How to know if your miranda rights were violated
But they didn’t read me my rights!!!
Over a zillion (how many is that?) clients have angrily stated: “I’m innocent because the police didn’t read me my rights.” I never grow frustrated with clients when they say this. Television shows and movies have a way of taking a simple concept and complicating it to no end. Let’s try and clear up the confusion once and forever.
Very simply, if you are ever in a police officer’s presence and you do not feel that you are free to leave (walk away) and the officer is asking you questions (sort of like an interrogation) then, in all likelihood, you are entitled to invoke your Fifth Amendment right to remain silent. This right is famously recognized as a person’s Miranda rights (click here for more on Miranda). In addition to the right to remain silent, Miranda warnings include notice of your Constitutional right to have an attorney.
A properly given Miranda warning must include the following:
What happens if you feel that you are not free to leave BUT the police are not asking you questions (interrogating you)?
what if the officer simply approaches you after you’ve been in a bar fight to check if you are okay and you commence to explain your version of the events?
What if a police officer starts to recite your Miranda warning and you interrupt him/her with an explanation as to why you punched your ex-girlfriend’s new boyfriend in the nose?
What if a police officer properly advises you of your Miranda rights and you exercise them at the time of arrest but change your mind in the back of the police car?
Let’s take an example.
After learning about your ex-girlfriend’s new love interest, your friends take you out for a night on the town. Suddenly you spot your ex with the new guy.
in a fit of rage you tackle the new guy to the ground and start swinging away (hockey style). A cop just so happens to pass by and all he sees is you tackle and punch the new guy in the face. Acting in accordance with his training, the cop immediately intervenes and stops the fight. He asks you to turn around and put your hands behind your back. He proceeds to slap on the silver bracelets and reads you your Miranda rights.
You keep silent and lawyer up.
The cop respects your decision and places you in the back seat of his police car. You are seated directly behind the police officer (less than two feet away) and definitely within earshot of him. As he is driving you to the police station to be processed you can’t stop thinking about your ex-girlfriend and her new lover.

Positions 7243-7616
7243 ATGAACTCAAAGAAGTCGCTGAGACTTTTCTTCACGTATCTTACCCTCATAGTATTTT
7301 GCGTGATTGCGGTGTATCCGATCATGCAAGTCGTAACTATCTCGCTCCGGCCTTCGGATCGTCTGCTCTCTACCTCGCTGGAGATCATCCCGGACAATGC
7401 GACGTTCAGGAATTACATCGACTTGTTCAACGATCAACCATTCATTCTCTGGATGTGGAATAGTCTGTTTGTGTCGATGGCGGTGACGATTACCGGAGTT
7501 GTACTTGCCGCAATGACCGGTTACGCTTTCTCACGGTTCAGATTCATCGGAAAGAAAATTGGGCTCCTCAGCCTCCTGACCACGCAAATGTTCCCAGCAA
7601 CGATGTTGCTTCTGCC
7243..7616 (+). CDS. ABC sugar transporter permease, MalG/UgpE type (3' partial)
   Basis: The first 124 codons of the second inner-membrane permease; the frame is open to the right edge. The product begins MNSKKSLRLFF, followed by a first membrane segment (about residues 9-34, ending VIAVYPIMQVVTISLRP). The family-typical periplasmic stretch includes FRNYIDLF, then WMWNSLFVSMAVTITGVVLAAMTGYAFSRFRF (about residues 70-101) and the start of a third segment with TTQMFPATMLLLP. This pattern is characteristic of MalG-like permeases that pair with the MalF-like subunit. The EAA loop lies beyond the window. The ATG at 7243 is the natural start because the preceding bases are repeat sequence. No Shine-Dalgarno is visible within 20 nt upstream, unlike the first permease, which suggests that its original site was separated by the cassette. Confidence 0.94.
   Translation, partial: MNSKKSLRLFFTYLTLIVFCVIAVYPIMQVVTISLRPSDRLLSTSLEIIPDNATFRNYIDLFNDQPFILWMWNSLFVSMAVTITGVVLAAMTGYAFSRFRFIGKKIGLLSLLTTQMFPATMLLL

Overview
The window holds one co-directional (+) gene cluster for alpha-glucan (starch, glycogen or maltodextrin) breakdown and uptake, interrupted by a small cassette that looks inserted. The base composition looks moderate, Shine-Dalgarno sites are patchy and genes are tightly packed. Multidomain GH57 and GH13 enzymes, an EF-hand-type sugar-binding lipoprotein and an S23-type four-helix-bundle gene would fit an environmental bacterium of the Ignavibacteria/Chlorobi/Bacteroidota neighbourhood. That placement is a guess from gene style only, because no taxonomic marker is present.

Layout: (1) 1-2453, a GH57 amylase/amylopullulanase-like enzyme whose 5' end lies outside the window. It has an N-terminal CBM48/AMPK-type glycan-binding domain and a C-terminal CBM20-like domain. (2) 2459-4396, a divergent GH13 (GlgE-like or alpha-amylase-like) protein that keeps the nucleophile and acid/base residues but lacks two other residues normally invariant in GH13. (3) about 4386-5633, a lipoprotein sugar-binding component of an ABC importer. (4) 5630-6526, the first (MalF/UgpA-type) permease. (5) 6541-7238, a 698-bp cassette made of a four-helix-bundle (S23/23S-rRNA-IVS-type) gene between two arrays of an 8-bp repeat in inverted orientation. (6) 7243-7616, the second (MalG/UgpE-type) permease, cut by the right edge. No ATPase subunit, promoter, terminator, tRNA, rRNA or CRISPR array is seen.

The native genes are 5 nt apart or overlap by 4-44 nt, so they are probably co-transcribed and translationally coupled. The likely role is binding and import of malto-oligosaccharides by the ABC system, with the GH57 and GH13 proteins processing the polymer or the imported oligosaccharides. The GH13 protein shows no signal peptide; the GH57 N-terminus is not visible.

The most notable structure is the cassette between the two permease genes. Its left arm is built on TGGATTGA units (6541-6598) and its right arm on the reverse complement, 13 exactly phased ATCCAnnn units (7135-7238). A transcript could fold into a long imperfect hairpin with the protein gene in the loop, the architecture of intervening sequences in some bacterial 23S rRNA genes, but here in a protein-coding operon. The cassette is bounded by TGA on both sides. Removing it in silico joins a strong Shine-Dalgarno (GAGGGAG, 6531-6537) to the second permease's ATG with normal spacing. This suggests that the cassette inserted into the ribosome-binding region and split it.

You become obsessed thinking about how the new guy is so unattractive compared to you. You’re mind is spinning and your heart is racing. You can’t stop the voice in your head which keeps repeating, “How could she cheat on me with that guy? What does she see in him? How could she do this to me?” Suddenly your blood is boiling and in a state of emotional UNRAVELING you shout, “If I ever see that new guy again, I’ll kick his ass all over again!”
The question is: Can your incriminating statement be introduced into evidence at trial OR does your defense attorney have enough to prevail (win) on a Motion to Suppress?
The point of this example is that each criminal case is fact-sensitive and Miranda violations are not so easy to spot. For this reason, I have never grown frustrated when clients show outrage in my office regarding their Miranda rights. One could spend a lifetime examining the volumes that have been written regarding Miranda warnings. Our highest Federal and State courts have provided vast case analysis and have rendered important decisions regarding Miranda issues.
In closing, I’d like to share a piece of advice my Uncle Charlie (may he rest in peace) gave me when I was a kid. He warned, “You can never un-ring a bell.”
Mr. Peyrouton is a Criminal Defense Attorney in Hackensack, Bergen County, NJ.